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Puerto Rico governor says he won't seek re-election amid furor over leaked messages

Puerto Rico Gov. Ricardo Rossello said Sunday evening that he will not resign in the face of public furor over an obscenity-laced leaked online chat, but he will not seek re-election or continue as head of his pro-statehood political party.

Ricardo Rossello to step down as head of his party but refuses to resign as governor

Puerto Rico Gov. Ricardo Rossello speaks during a news conference in San Juan, Puerto Rico, on Tuesday. (Carlos Giusti/Associated Press)

Puerto Rico Gov. Ricardo Rossello said Sunday evening that he will not resign in the face of public furor over an obscenity-laced leaked online chat, but he will not seek re-election or continue as head of his pro-statehood political party.

Protesters said they were not satisfied by Rossello's concessions, and pledged to continue demonstrations that have filled the streets of Old San Juan for more than a week.

"He's stretching things out. We had hoped he'd taken the decision to resign. He's making the people's pain last longer," said Emmarie Morales, a protester from the southeast coastal town of Patillas. She said the governor's decision would not end the protests. "He's given us more strength to protest. We aren't going to sit around watching Netflix."

In a brief video posted on Facebook, Rossello also said he looked forward to defending himself against the process of impeachment, whose initial stages are being explored by Puerto Rico's legislature.

"In spite of everything, I recognize that apologizing isn't enough, that only my work will help restore confidence ...," the governor said. "Facing that scenario, I announce to you that I will not seek re-election next year."

The 889 pages of chat on the encrypted app Telegram between the governor and 11 close allies and members of his administration, all men, showed the governor and his close advisers insulting women and mocking constituents, including the victims of Hurricane Maria.

Demonstrators in kayaks gather in front of the governor's residence in San Juan on Sunday. (Dennis M. Rivera Pichardo/Associated Press)

Since the chat leaked July 13, hundreds of thousands of outraged Puerto Ricans have marched to Rossello's official residence in the largest protest movement on the island since Puerto Ricans successfully demonstrated to demand an end to U.S. Navy military training on the island of Vieques more than 15 years ago.

Puerto Rico's justice secretary, Wanda Vazquez, would assume the governor's role under the territorial constitution's line of succession if Rossello should quit.

The upheaval comes as the U.S. territory is struggling to recover from Hurricane Maria and trying to restructure part of $70 billion US in debt amid a 13-year recession. Puerto Rico is home to more than 3 million U.S. citizens who do not have full representation in Congress or a vote for president.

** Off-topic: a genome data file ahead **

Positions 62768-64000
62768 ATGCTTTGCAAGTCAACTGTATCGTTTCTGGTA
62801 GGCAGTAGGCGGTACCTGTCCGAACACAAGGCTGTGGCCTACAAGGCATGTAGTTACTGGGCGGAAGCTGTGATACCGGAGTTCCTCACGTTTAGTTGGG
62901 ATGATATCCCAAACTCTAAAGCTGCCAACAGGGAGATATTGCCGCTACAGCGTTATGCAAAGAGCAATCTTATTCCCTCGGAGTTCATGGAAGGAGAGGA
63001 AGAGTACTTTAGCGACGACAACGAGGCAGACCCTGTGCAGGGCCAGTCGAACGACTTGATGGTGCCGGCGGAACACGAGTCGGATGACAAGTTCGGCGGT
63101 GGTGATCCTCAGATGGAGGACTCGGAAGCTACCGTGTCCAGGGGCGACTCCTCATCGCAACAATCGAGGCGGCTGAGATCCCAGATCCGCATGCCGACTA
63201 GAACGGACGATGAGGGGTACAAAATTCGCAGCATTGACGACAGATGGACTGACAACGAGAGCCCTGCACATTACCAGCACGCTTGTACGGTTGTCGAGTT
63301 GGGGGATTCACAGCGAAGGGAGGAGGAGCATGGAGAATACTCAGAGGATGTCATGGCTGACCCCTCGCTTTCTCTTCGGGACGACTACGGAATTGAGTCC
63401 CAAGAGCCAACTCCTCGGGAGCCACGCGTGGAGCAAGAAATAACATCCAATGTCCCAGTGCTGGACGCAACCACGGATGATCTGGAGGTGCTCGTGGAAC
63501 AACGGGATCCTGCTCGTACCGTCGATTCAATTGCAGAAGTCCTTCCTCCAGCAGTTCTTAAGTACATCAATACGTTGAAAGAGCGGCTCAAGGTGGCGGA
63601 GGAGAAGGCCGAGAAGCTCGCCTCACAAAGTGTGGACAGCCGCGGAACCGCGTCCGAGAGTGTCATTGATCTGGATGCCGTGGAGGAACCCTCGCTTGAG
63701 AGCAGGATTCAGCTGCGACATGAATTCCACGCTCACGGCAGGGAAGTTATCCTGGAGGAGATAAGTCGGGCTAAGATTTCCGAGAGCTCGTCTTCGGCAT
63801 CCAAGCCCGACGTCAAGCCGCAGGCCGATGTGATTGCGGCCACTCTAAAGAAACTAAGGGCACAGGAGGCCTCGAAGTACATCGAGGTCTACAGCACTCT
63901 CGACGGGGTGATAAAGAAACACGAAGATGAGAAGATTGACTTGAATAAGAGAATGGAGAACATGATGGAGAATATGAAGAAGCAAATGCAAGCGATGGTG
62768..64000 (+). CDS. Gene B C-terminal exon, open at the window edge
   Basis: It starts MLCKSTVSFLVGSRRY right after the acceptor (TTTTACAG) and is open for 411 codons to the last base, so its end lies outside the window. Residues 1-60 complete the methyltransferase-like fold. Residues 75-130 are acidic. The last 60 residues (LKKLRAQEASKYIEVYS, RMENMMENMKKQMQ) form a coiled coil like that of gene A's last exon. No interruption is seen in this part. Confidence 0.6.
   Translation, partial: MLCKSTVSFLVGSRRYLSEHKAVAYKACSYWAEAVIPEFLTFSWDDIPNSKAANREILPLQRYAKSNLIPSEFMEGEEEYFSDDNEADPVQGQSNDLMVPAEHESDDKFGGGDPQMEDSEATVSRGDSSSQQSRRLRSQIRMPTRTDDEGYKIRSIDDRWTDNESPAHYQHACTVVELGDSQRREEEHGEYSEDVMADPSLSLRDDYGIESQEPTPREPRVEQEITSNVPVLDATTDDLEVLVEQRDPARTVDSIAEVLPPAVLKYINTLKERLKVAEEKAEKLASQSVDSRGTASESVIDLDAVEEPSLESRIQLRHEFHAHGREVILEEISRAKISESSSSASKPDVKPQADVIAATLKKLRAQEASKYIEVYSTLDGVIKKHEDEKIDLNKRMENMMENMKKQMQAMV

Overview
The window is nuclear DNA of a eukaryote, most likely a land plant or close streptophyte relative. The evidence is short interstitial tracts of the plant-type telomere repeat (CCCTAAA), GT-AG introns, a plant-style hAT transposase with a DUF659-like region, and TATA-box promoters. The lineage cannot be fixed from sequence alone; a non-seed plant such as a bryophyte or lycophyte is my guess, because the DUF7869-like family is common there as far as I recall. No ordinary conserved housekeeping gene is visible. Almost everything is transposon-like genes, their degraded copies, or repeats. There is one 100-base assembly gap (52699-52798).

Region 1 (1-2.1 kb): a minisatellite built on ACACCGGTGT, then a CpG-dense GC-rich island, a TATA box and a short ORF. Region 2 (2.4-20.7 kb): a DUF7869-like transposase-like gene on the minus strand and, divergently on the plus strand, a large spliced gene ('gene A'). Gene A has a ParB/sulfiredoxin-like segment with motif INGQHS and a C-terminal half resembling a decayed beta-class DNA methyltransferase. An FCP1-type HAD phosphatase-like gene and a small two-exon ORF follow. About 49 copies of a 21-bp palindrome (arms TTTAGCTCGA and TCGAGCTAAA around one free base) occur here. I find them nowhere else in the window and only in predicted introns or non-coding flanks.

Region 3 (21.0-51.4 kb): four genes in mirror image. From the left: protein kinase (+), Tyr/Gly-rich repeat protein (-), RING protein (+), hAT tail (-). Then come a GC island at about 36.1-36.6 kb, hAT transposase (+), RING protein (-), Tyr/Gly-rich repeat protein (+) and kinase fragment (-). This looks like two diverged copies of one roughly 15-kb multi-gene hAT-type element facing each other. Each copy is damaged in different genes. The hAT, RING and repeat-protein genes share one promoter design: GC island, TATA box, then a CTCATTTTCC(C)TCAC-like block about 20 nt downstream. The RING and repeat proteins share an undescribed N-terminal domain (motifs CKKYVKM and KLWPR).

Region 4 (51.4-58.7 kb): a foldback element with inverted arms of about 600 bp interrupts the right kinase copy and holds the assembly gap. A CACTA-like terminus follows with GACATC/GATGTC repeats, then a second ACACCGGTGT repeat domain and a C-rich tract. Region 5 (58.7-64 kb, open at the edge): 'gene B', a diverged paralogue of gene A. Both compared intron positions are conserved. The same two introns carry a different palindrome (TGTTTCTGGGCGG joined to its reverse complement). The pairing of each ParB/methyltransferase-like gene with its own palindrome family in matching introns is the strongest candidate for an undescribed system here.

"Today, I have the great responsibility to direct my efforts, and those of my administration, to keep searching for ways and means for us, united before God, to be able to keep guiding our island," the governor said.

Pressure to resign

On Monday morning, tens of thousands of Puerto Ricans were expected to take over one of the island's main highways to demand Rossello's resignation as legislators considered whether to take the first steps of the impeachment process.

Arriving late Sunday to prepare for Monday's march was Nicole Quintana, a 32-year-old dentist, along with her husband and their three-month-old son.

"We had to do it for him," she said, gesturing to her son. She said they drove about two hours from the coastal town of Isabela to participate. "Finally people have said: 'Enough is enough. This ends here."'

Pressure on Rossello to step down has grown throughout the week as the chorus calling for his resignation grew to include Puerto Rico music superstars Ricky Martin, Bad Bunny and Residente and a string of U.S. politicians including Congress members from both parties, several Democratic presidential candidates and Puerto Rico's non-voting representative in Congress.

People from the Dallas-Fort Worth Puerto Rican community gather to protest Rossello outside the Adobo Puerto Rican Cafe in Irving, Texas, on Sunday. (Tom Fox/The Dallas Morning News via AP)

Rossello was elected governor in November 2016 with nearly 50 per cent of the vote, and he had already announced his intention to seek a second term. A graduate of MIT with a doctorate in genetics, he is the son of former Puerto Rico Gov. Pedro Rossello, who flew to the island to marshal support after the chat was made public.

The governor belongs to the New Progressive Party, which seeks statehood for the island, and he is also a Democrat. Most of his time has been spent seeking federal funds since Hurricane Maria devastated the island on Sept. 20, 2017, and battling austerity measures implemented by a federal control board that Congress set up to oversee the island government's finances.

The upheaval against Rossello prompted at least four cruise ships to cancel visits to Puerto Rico, and many officials worry about the impact a resignation would have on the already fragile economy as the island rebuilds from Maria, a Category 4 storm that caused more than an estimated $100 billion US in damage.

Another concern is the recent string of arrests involving federal corruption charges targeting Puerto Rico officials, among them two former agency heads, including former education secretary Julia Keleher.

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